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Mario Cutajar

CYBER-PEASANTS OF
THE WORLD, UNITE!


Any attempt to gain a critical cultural perspective on a sprawling, metastizing entity like the Web is likely to turn into something that resembles its subject: a heterogenous jumble of loosely associated mappings, none of which covers the entire territory and any of which can suddenly blink out and be gone without a trace. The space of the Web, like interstellar space, is vast, nebulous, impersonal, infinitely fecund and incessantly in flux. As we colonize this space with varying degrees of success, sites come and go, veritable nodes in a network traversed at warp speeds through relays of servers. At the turn of a page while sitting at your computer in L.A. you shift from the New York Times Web site to the Vatican’s in Rome; sacred to profane and you think nothing of it.

Let’s dispense with the idea that the Web is a medium waiting to be vivified by the god-like hand of the Artist. The Web is a work of art like a city is a work of art. The odd thing about it is that this virtual city, global in its extent and more modern than any physical metropolis, has the organic quality of a medieval city. In Paris during the Middle Ages no one thought it was shocking that the main square of the city could be shared by an open graveyard and a market. And so it is with the Web, a labyrinthine bazaar, self-assembled compilation of library, brothel, forum for the wise and insane, corporate park, hacker paradise, juvenile playground, self-help oasis, and countless other things all sited cheek by jowl. Like the cities of the Middle Ages, the Web is densely populated, filled with pageantry, subject to the perpetual threat of pestilence, and indiscriminately nurturing of paranoia, scholarly discourse, superstition, heresy, fashion, commerce, frivolity, and engagement.

If I push the metaphor too far it breaks down. But there is a grain of truth in it, at least to the extent that the Web can seem a far more vivid, complex, and altogether stimulating space to inhabit than the dreary, car-ravaged, strip-malled cities we physically inhabit. And perhaps more to the point, by facilitating the coalescing of affinities, the Web serves as antidote to the anomie of metropolitan life; it is indeed the prosthetic replacement for the portion of a community destroyed by technology-driven capitalism. A great deal of what’s on the Web is as vile and banal as anything you’re likely to encounter on TV or at the mall, but with one crucial difference: the geography of the Web is of your own making. You make your own neighborhood and you populate it with whomever you care to associate with. Therefore, if creative choice is utopian, then the Web exists for each person as an utopia; moreover, a paradise to which anyone can contribute simply by building a site.

Contrast this with the post-industrial cities we inhabit, which are designed by no one in particular for no one in particular. What we suffer from today is not bad taste but the absence of taste, or better, the absence of the choice implied by taste. Everything is corporatized, focus-grouped, and demographed to death. This is why the occasional eruption of bad taste, or aberrant taste if you will--be it grafitti on a freeway or a televised performance by ex-Congressman James Trafficant--can be such welcome relief. Bad taste--to be distinguished from commodified and standardized banality--is at least evidence that the organic, the messy, and the dangerous, in a word the human, have not been completely obliterated in the name of hygiene and orderliness.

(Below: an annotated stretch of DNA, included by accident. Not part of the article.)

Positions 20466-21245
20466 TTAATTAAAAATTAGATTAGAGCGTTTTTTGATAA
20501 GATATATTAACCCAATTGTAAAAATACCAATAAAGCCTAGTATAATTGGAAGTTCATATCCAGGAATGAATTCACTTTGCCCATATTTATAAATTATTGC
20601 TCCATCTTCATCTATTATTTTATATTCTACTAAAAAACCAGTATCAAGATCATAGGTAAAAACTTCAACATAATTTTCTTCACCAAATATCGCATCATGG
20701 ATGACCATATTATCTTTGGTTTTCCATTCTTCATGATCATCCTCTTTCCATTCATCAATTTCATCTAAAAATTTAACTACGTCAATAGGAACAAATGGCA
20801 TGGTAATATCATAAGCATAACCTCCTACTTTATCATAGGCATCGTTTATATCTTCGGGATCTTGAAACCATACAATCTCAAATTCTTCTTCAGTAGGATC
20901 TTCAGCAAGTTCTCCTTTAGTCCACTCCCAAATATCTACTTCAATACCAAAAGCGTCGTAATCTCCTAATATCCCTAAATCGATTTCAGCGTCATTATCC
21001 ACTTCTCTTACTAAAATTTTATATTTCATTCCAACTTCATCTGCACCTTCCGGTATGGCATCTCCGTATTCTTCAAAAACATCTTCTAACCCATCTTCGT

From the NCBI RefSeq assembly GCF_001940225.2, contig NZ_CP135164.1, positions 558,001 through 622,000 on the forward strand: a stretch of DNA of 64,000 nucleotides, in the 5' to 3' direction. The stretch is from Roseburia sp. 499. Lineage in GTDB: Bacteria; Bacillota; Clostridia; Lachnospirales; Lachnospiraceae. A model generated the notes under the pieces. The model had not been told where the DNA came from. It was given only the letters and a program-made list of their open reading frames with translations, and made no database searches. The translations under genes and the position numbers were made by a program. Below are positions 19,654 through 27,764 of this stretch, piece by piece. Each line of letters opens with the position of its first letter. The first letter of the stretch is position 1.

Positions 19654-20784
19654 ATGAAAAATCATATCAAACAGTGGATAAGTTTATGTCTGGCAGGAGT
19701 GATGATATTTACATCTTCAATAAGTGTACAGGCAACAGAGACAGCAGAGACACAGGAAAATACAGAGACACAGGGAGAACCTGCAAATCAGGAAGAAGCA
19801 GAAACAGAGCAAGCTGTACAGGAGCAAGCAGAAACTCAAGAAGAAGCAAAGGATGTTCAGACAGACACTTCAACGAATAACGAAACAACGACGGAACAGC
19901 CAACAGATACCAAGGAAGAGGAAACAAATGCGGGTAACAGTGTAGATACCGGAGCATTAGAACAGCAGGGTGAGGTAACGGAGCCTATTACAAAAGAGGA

The Web returns to us a space in which idiosyncrasy can flourish because it is a space organically assembled by the accretion of individual impulses and tastes. Compared to the corporatized landscape we are familiar with, the Web is a virtual landscape of hamlets, villages, and shanty towns. This is too recent a development to gauge its full cultural significance, but there is irony to be relished in the thought that by globalizing the free flow of information the Web may ultimately be contributing not only to the resistance to globalization, but to networks that will sidestep it entirely.

Years ago I was challenged to respond to a writer who breezily dismissed the Web as insignificant pending its rescue by real artists. The rancor this academic arrogance released in me left this writer speechless. I have since harbored the hope that graphics and multimedia software, together with affordable digital devices and the almost effortless circulation of digitized imagery and text made possible by the Web will gradually undermine both the academic and curatorial establishments.

If the history of photography tells us anything it is that the creative potential of the Web will be realized by individuals more preoccupied with the medium and their idiosyncratic engagement with it than by persons with self-consciously artistic concerns. My favorite example here is Atget. While others were laboriously trying to turn photography into art by forcing it to imitate painting, Atget tirelessly walked the streets of Paris armed by the will to experiment with his medium and his heavy view camera. His pictures endure. Those of his pictorialist contemporaries are mere curiosities in the history of kitsch.

The larger issue in the long run is how the Web will affect the general art paradigm. The idea of art as a specialized activity--made, administered, curated, displayed, interpreted, protected, and restored by experts--is a modern aberration that reflects a larger modern aberration in which the division of labor has grown extreme. The problem is that art made by experts is of interest primarily to other experts. Paradoxically, in cultures where art actually means anything, it is not recognized as “art.” It is a power object, or a fetish, or an icon. Its aesthetic qualities remain transparent and only acknowledged insofar as they contribute something to the object’s psychic effectiveness.